Ten Years of Aeroplane plus Other Assorted Goodies

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Here's a selection of the best of last week's music blogging from around the Village Voice chain:

The ten-year anniversary of In the Aeroplane Over the Sea has arrived, and this live set from 1997, covering several songs from the now-classic release, is as good a way as any to celebrate.

It's still firmly on top, but something is rotten in the alternate-pop universe of American Idol. Poke among the faux rockers, industry ringers and way too fucking much smiling to find out what's amiss.

The long, strange trip from TV theme songs, through Nine Inch Nails' debut album, bad ska-punk, Guided by Voices and L'il Jon: the history of TVT Records 1985-2008.

Lamenting the death of the future that never was, this look back asks what could have been if the future-shock rock of Sigue Sigue Sputnik had taken its rightful place in history, and among the aliens.

In what is surely a final sign of impending apocalypse, a possibly gay turkey hand puppet named Dustin, fronting an uber-cheesey Eurodisco act, is Ireland's entry in this year's Eurovision contest.

Kristin Hersh fans will be stoked to find out that for $50 she'll record a live set of your favorite ten songs from her back catalog, complete with a personalized message. Great for fans, sure, but also an intriguing angle for other artists well-loved by a small group of fans.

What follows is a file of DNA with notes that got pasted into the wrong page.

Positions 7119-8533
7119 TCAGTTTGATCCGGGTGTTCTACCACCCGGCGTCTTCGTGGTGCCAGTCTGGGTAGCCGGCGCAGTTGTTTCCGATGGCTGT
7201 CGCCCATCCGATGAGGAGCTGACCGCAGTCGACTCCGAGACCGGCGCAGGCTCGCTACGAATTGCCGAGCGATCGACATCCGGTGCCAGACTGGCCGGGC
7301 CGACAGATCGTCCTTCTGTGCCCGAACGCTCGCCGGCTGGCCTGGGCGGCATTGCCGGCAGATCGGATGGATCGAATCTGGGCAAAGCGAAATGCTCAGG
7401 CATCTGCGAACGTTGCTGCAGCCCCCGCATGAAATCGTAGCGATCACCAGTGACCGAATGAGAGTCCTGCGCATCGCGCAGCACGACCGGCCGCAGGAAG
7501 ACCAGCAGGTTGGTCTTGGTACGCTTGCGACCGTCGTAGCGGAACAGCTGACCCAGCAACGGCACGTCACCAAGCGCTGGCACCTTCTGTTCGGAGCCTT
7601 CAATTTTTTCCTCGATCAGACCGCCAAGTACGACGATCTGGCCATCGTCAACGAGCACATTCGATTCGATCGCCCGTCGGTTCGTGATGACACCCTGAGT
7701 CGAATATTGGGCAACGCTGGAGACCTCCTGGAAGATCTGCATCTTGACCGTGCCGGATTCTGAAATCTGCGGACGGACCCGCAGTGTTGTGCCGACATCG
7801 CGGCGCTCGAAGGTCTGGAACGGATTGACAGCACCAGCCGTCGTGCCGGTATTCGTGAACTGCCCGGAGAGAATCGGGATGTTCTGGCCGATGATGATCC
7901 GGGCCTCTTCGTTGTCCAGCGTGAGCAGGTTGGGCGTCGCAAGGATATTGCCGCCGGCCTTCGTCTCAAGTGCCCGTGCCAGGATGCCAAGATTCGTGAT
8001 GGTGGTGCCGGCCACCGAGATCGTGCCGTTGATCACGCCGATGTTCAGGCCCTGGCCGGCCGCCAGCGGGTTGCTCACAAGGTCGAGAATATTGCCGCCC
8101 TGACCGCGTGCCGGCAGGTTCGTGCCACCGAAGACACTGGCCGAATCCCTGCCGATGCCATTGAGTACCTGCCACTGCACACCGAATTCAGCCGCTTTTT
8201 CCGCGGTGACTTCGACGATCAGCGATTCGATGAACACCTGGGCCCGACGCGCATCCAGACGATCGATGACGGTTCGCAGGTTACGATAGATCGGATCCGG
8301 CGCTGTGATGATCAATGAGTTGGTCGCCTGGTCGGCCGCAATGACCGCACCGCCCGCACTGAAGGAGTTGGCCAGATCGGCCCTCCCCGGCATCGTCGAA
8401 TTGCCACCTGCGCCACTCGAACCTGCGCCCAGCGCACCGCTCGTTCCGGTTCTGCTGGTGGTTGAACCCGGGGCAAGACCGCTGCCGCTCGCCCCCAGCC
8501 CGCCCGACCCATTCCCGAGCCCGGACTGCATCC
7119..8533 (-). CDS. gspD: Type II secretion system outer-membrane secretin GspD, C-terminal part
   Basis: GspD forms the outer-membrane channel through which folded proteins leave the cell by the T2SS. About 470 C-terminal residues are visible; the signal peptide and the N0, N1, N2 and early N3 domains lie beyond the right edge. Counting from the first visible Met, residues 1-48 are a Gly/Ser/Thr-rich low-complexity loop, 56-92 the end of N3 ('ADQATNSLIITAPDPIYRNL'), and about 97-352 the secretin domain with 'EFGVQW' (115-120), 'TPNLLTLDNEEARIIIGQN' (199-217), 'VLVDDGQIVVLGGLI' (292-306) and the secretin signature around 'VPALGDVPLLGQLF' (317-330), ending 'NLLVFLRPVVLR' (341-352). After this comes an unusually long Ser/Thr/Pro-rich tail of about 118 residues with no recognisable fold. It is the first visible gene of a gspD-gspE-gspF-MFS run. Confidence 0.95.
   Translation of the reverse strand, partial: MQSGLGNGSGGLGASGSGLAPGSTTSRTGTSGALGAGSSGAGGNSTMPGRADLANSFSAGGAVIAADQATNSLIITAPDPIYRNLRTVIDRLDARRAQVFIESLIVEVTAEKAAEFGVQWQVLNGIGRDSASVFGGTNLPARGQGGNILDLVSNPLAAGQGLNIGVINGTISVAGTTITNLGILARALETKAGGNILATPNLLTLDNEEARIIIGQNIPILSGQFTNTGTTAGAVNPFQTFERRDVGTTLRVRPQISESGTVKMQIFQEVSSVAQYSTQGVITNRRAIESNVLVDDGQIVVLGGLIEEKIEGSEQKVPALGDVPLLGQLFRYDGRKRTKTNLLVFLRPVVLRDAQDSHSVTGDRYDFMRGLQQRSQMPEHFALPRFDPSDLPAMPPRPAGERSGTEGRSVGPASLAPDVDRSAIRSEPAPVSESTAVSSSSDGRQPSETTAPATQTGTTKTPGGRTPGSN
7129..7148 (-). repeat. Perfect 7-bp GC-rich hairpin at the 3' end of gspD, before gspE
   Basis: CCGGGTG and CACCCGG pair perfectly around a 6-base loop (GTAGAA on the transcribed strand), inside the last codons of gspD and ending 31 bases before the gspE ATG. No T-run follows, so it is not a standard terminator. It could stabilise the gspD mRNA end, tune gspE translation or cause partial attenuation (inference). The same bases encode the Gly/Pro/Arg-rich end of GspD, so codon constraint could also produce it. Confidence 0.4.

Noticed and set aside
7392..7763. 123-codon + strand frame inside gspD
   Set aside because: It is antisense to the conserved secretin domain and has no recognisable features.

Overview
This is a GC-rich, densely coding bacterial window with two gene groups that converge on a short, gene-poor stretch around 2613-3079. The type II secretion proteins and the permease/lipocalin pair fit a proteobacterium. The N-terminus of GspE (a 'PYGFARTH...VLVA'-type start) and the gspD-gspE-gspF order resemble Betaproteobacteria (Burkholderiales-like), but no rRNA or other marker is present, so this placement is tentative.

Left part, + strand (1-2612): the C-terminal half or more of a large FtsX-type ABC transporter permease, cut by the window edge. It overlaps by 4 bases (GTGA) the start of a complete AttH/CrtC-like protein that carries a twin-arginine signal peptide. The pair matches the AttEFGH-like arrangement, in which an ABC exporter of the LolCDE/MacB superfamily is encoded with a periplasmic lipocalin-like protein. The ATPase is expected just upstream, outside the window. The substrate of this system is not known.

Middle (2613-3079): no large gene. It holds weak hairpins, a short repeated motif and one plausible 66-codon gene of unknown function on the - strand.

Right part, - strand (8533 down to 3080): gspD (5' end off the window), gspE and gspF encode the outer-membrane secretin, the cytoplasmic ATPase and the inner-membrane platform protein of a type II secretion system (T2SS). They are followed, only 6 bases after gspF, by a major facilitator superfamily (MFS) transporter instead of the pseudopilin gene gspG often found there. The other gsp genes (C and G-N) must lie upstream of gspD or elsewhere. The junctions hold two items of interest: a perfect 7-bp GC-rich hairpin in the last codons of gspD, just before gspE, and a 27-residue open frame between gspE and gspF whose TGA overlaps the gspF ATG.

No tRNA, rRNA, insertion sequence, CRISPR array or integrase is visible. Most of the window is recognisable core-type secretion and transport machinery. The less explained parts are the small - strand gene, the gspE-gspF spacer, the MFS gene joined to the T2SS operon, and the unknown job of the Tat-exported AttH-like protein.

This concert review taught me that Aceyalone only smokes green bowls and that, despite draconian no-smoking rules in California, it's okay to smoke those green bowls on stage.

In case you were having trouble filling your USDA recommended allowance of stupid, this compendium of startlingly retarded music-related statements should help. A lot.

The inimitable Care Bears on Fire make a second appearance in the Best of VVM blogs, as Drenched in Blog briefly shares my endless fascination with middle-school indie bands and the helicopter hipster parents that enable them to exist. There's video.

Some folks in a little pretty-boy rock band called Opium Symphony are out to stop the vote and convince young folks to boycott the elections as a protest, hoping to spark change. I'm not sure they understand how elections are supposed to work, but hey, points for trying. -- Cory Casciato

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